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Understanding allergies

Allergies, a growing scourge…

Today we decry a veritable "world epidemic explosion" of allergic diseases.

In 1995, the World Health Organisation (WHO) considered allergies to be the sixth most major health scourge in the world.

Five years later, we had cause to sound the alarm: allergy went up into second position in the rankings, immediately after arterial hypertension and cardiovascular diseases.

Today allergic diseases affect more than 20% of the population of industrialised countries and have undergone an inexorable increase of 25% in 10 years. Their most frequent manifestations are: asthma, intermittant and persistant rhinitis, conjunctivitis, urticaria.

In real terms, there is no rational explanation for this incredible increase, but factors such as climate change and seasonal fluctuations, which involve the perannual atmospheric presence of pollens, the hereditary transmission of atopy and the changes to our environment - which is subjected to a substantial increase in pollution - are possible culprits.

To counter this scourge, the most commonly used allopathic remedy is the range of antihistamines. Unfortunately, these are not suitable for everyone and often come with a series of side effects that are unpleasant to say the least: diurnal drowsiness and cognitive disorders. Homeopathy, naturopathy, phytotherapy and acupuncture can prove to be worthwhile channels… but today attention is above all directed towards nutritherapy, thanks to the latest discoveries from experiments on quail's eggs.

What is an allergy?

When a foreign substance of type antigen enters the body, a reaction takes place. In all individuals who have been normally immunised, the antigen is absorbed whether through respiration or ingestion, and the body releases antibodies from the B lymphocytes which protect the body from attack.

In a person with allergic tendencies, the body will overproduce immunoglobulin E which will attach itself to the mastocytes and cause a sensitisation exacerbated by the release of histamine among others. These occurrences may translate into repeated sneezing, tracheitis, asthma, redness of the eyes, runny nose, eczema, spring rhinitis etc. and cause problems on a daily basis for their sufferers.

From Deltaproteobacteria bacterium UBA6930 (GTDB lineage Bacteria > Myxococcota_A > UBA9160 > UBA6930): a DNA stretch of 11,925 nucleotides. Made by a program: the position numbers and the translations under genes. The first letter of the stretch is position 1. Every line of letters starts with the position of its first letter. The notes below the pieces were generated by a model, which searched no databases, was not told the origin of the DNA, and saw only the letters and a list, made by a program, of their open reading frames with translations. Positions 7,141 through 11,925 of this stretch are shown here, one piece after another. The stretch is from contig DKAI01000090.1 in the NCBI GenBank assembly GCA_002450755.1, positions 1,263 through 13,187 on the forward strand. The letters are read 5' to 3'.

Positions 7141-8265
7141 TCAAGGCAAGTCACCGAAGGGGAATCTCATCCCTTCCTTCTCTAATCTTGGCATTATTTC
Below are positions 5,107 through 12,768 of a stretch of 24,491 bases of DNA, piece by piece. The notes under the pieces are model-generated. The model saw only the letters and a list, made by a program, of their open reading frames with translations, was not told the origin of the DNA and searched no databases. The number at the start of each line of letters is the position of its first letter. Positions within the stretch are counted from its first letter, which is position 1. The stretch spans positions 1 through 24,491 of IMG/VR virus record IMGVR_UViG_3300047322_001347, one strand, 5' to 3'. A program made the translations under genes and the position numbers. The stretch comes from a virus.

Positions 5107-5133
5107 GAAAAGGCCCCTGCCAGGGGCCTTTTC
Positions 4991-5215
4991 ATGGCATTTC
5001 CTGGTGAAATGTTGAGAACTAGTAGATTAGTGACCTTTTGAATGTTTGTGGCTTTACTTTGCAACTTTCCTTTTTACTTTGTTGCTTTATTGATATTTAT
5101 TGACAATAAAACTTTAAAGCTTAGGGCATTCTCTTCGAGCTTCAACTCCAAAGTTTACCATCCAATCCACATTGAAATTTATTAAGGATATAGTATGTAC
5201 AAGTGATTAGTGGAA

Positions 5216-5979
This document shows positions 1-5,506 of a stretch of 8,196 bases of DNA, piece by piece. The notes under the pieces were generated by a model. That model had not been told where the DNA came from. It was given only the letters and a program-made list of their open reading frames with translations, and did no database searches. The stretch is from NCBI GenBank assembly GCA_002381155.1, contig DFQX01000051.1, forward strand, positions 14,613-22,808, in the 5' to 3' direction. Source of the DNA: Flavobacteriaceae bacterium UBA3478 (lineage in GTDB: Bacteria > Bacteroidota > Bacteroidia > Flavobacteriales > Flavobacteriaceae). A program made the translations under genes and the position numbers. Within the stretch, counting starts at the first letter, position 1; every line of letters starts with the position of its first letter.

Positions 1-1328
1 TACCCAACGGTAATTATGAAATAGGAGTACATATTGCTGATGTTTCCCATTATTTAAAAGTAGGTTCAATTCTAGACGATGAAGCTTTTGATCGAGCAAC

The most frequent allergies are respiratory allergies. They are caused by pneumallergens: dust, pollens, animal hairs, fermentation caused by mould, mites. The latter alone are responsible for more than 65% of respiratory allergies.

Food allergies are caused by trophallergens. They mainly affect small children, and they are less frequent in adolescents. However, they are becoming more powerful and longer lasting. Their most common form is eczema.


Links to pollinic calendars




Today the majority of allergies are respiratory, and are caused by pollens, mites or pet hairs.

Allergic rhinitis may take the form of a runny nose, stinging eyes or simply a nose that is blocked too often. 

Allergies may occur at all ages, probably on predisposed diathesis and under the effect of an 'accelerator' that is not always identified.


Allergic rhinitis




Atopic dermatitis


The word allergy describes several reactions that may manifest themselves on different parts of the body: the skin, the eyes, the digestive system and the respiratory tract.
The types of symptoms and their intensity vary depending on the place where the allergy presents itself, and on each individual. The symptoms may be slight, such as a runny nose or potentially fatal such as anaphylactic shock.

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